Deri retracts expulsion of Congolese migrants, under pressure from NGOs

The Congolose have lived in Israel some 15 years.

African migrants take part in a protest against Israel's detention policy toward them (photo credit: AMIR COHEN/REUTERS)
African migrants take part in a protest against Israel's detention policy toward them
(photo credit: AMIR COHEN/REUTERS)
Under legal pressure by a group of NGOs, Interior Minister Arye Deri on Thursday retracted his order to expel hundreds of Congolese migrants who had lived in Israel for about 15 years.
On January 1, the Jerusalem District Court had already frozen the state’s plan to expel the Congolese migrants on January 5.
The court had also ordered the state to respond in writing by January 7 to a petition by several NGOs to block the expulsions. After several postponements, the state informed the court on Thursday that the Foreign Ministry had updated Deri regarding the situation in the Democratic Republic of the Congo and the interior minister had decided to retract his expulsion order.
In October, the state removed the temporary protected status it had given hundreds of Congolese migrants for 15 years, leading to immediate opposition from the Hotline for Refugees and Migrants.
Initially, the NGO attacked the policy shift – coordinated by Deri, the Population Immigration and Borders Authority (PIBA) and the Foreign Ministry – as being problematic because it was not publicly announced effectively.
There was a posting on PIBA’s website, but if relevant migrants did not know to look on the website for the notice, it would not necessarily have reached them.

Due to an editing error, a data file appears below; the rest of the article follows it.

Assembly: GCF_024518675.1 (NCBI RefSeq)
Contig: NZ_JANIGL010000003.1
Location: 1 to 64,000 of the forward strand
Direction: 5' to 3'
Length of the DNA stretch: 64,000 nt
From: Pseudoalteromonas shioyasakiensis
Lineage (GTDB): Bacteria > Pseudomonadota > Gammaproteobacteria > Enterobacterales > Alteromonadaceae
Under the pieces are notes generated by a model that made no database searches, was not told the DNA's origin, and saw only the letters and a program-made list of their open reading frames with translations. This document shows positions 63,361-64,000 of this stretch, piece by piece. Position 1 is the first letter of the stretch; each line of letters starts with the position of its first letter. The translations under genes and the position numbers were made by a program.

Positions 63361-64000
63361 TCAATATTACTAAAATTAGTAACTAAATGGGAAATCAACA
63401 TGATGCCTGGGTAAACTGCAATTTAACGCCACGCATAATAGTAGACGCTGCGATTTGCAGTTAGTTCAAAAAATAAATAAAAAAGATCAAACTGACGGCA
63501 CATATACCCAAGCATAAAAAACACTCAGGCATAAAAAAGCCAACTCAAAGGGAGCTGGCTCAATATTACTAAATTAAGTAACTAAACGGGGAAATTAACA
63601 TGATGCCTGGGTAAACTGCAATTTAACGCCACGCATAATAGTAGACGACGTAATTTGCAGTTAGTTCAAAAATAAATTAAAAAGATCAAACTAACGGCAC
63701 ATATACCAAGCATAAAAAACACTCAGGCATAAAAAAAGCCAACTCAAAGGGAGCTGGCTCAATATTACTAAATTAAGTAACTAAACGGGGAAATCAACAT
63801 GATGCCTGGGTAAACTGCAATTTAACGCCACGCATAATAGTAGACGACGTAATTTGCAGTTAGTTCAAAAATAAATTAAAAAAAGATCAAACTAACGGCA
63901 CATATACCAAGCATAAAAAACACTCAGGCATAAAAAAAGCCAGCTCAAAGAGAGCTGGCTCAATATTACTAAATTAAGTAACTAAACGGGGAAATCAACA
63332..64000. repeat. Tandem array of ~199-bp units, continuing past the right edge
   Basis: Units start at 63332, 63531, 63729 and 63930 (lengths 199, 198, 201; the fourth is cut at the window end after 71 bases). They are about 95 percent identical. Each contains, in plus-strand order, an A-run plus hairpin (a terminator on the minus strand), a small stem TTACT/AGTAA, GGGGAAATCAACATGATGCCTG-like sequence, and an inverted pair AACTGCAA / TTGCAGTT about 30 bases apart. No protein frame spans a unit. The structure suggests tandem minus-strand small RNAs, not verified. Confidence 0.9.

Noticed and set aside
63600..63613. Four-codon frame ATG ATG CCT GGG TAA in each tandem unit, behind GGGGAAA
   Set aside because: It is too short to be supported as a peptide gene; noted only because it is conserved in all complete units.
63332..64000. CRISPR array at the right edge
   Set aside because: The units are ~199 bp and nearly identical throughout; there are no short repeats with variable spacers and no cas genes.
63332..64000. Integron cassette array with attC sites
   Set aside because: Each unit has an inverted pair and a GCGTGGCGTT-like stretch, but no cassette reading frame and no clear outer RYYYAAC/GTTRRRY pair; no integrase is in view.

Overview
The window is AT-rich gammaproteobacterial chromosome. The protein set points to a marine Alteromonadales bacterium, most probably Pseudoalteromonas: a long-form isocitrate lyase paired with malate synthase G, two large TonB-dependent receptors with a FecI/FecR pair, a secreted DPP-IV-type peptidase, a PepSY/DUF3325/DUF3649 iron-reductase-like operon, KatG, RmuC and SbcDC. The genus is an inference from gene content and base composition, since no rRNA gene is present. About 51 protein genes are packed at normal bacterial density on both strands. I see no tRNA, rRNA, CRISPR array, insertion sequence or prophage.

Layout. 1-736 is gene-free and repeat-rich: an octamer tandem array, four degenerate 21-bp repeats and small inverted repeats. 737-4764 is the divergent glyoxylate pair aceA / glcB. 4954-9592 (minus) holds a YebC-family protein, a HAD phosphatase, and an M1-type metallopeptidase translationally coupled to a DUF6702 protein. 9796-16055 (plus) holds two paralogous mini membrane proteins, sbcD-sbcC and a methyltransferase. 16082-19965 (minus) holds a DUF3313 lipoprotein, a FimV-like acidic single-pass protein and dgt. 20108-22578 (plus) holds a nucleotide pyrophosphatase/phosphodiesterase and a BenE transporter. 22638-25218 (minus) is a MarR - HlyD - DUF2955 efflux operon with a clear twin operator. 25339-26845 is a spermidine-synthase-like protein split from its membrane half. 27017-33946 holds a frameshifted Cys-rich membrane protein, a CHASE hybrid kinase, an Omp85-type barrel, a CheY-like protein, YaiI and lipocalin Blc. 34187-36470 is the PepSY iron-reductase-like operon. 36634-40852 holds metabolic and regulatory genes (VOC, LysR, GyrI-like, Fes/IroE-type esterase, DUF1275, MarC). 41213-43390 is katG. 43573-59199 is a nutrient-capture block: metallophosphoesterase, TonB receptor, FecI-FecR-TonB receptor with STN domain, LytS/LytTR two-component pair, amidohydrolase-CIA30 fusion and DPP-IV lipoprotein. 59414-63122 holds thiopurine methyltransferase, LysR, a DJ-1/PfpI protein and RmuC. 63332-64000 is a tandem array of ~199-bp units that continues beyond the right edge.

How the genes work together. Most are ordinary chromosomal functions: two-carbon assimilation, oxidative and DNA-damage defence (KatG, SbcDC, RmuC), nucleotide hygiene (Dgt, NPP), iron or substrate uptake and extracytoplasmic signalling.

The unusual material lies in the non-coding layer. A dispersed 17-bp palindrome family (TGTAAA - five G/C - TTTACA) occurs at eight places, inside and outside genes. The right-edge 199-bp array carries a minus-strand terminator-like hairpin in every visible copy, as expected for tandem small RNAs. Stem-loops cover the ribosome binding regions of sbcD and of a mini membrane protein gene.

According to the Hotline, the policy shift meant that all Congolese would need to leave Israel within 90 days, or by January 5, as the ministries determined there was no legal bar to their deporting them from Israel.
The NGO’s petition to the court had added more extensive arguments, including that any government opinion saying that it was now safe to send the Congolese migrants back flew in the face of numerous international sources indicating that the situation in the Congo is highly volatile and could explode at any time into civil war.
Though historic democratic elections were held in the Democratic Republic of the Congo in December, the country, which has been ruled since 2001 by dictator Joseph Kabila, had numerous reports of ongoing brutal arrests of political opponents and controversy over the impending results.
These reports had said that false accusations are being made against members of the opposition along with government forces carrying out executions without trial and torture.
In addition, armed clashes in the Congo could include serious war crimes and have led to the flight of millions of displaced persons and refugees to neighboring countries.
Further, the World Health Organization has previously warned of the spread of the Ebola epidemic throughout the Congo. Reports have said that Congolese women are routinely raped as part of the ongoing fighting and persecution between ethnic groups.
The Hotline and the other NGOs called on the court to block any process to deport the Congolese migrants at least until the dust settles.
The petitioners had also demanded that the state publicize its legal opinion on which the expulsion of the Congolese migrants is based.